“We’ve worked on this a very long time,” said Branigan. “We have recommendations from the Planning and Zoning board and the (UDC Advisory) Committee. You (council members) were all welcome to come to our meetings any time. They were all posted, and no one showed up.”
In response to Rundzieher’s concern that once adopted it couldn’t be changed, Branigan said “it’s a living document, it can be changed.”
Other changes to the current UDC adopted Monday include a provision that addresses the interpretation of the rules when the UDC is in conflict with requirements of the County in the city’s extra-territorial jurisdiction (ETJ), “the requirement that is least restrictive or that imposes lower standards as determined by the City Council will apply.”
In the case of subdivision applications and permits, the UDC takes precedence in cases of conflict with Williamson County codes. While the County has review authority in the city’s ETJ, the UDC shall apply pursuant to an Interlocal Agreement between the two entities.
Regarding the designation of parkland, the UDC previously required developers to dedicate a minimum 8 percent of the total residential subdivision acreage for use as parkland. The area could not fall within the 100-year floodplain. The new code removes that provision allowing the dedicated land to fall in the floodplain. It also eliminates language requiring the parkland to be “well drained and suitable for use as an open playfield”, and eliminated a requirement that water and wastewater connections should be available.
In other business this week, the Council voted to repeal a resolution adopted Nov. 20 that authorized the City to begin involuntary annexation proceedings on 329.8 acres into the city limits.
Mayor Fuller said the City missed the deadline for getting letters into the mail to impacted property owners allowing the annexation to occur before the end of the year.
She said the involuntary annexation will be brought back to council for action during the first quarter of 2018.
Also Monday, the Council voted to authorize the creation of a job description and salary range for a new position of City Engineer.
Branigan brought the item to the agenda suggesting the City might save money by having an engineer on staff as opposed to sending everything to Steger Bizzell, its contracted engineering firm.
“I’m not implying that there is a problem with what is going on with Steger Bizzell,” Branigan said.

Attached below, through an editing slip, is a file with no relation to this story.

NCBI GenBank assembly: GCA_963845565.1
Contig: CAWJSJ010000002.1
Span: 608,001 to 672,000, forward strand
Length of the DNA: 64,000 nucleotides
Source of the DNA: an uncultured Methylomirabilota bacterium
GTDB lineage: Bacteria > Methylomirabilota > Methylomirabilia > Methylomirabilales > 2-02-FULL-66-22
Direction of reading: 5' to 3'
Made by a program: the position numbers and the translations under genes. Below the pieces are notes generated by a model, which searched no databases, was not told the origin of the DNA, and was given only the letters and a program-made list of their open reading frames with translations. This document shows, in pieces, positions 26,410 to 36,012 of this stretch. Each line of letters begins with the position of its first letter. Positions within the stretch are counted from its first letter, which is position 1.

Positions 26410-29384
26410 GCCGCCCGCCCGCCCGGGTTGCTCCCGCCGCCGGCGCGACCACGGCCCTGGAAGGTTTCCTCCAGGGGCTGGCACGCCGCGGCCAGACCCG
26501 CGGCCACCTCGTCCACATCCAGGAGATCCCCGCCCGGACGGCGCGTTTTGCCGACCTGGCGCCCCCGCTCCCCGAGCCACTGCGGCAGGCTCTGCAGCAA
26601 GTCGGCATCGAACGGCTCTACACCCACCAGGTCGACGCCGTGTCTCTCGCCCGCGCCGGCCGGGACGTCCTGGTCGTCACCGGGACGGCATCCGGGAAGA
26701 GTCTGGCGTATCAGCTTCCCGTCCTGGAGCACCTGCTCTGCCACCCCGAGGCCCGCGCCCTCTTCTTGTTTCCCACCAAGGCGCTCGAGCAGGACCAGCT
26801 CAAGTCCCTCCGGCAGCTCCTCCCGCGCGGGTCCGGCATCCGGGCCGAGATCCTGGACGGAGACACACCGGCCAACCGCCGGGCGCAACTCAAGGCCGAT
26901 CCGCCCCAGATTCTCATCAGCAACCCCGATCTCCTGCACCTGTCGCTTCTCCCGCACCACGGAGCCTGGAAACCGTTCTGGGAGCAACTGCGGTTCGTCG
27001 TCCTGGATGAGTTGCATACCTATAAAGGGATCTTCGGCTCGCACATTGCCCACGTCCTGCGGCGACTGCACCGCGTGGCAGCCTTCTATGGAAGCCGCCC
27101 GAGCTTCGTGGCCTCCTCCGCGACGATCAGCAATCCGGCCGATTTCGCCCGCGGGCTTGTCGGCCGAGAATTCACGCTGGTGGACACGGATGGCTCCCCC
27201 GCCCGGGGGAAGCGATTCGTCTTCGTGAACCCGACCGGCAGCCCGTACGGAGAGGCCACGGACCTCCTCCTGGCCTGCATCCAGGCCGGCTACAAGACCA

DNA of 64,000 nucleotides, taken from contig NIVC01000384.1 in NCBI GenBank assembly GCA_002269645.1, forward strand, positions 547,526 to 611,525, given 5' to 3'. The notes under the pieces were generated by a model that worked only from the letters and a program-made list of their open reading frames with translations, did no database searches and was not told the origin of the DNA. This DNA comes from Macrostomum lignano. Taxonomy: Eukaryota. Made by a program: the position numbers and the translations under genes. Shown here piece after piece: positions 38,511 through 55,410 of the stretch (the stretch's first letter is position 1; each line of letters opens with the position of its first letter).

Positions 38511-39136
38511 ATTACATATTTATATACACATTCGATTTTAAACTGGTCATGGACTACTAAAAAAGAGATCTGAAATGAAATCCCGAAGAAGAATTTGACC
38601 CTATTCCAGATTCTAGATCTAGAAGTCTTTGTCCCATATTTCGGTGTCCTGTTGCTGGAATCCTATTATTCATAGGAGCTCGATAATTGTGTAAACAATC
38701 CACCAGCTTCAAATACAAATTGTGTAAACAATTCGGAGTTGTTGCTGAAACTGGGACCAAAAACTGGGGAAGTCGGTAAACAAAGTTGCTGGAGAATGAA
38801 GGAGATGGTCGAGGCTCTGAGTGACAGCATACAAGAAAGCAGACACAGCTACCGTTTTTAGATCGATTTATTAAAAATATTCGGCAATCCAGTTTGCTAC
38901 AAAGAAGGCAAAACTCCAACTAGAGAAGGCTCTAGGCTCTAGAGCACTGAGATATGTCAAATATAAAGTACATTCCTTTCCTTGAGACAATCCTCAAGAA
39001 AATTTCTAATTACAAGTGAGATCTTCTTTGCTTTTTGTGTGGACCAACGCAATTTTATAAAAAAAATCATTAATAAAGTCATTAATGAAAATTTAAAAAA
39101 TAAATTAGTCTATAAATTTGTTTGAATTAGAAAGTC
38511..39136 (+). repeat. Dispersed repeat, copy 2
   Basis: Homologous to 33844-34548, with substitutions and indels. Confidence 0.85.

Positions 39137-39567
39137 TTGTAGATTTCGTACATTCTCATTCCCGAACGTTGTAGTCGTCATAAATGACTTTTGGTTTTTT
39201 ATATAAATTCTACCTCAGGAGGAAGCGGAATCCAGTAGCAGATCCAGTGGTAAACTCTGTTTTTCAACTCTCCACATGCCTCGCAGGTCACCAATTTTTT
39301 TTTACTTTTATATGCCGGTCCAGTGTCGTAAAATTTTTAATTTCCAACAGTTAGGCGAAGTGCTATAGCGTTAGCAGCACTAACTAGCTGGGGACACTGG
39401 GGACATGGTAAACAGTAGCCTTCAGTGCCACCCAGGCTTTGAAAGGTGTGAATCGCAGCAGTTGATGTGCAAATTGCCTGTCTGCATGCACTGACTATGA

City Administrator Greg Boatright said the City would continue to use the firm for some projects, but the employee could handle plat review and other things that could help them be more responsive. He said staff will compare the costs of adding the position with the funds spent on such projects with the outside firm to determine if the idea is cost effective.
The Council voted 4-1, with Branigan opposed, to approve a $46,800 task order for Halff Associates Inc., to design a Liberty Hill Trails Master Plan. The plan would provide for connection between Liberty Hill trails and trails maintained by other jurisdictions like Georgetown, Leander and Williamson County.
The City of Liberty Hill is currently working on a trail system that will connect City Park on CR 200 to downtown and Lions Foundation Park. The proposed Trails Master Plan would provide a long-range plan for connecting to neighboring parkings and communities.
“We have a chance as a city to take the lead and coordinate a regional trail,” said Boatright, noting the success of the Brushy Creek Trail system and the economic development it has spawned around it. In the end, Liberty Hill could be part of 30 miles of connected trails in the northwest part of the county.
Branigan said he isn’t opposed to parks and connecting trails, but told The Independent he thought the price for the five-month design project was too high.
Also Monday, the Council voted 4-1, with McLeod voting no, to authorize Boatright and staff to work with the City’s financial advisor and legal counsel to create a Tax Increment Reinvestment Zone (TIRZ) in the City. The Council heard an hour-long presentation from financial advisor Jim Sobanis of First Southwest (A Division of Hilltop Securities) on the benefits of designating a TIRZ and heard examples of other cities that had used the mechanism of tax increment financing to make improvements to downtown areas and other commercial districts to promote economic development.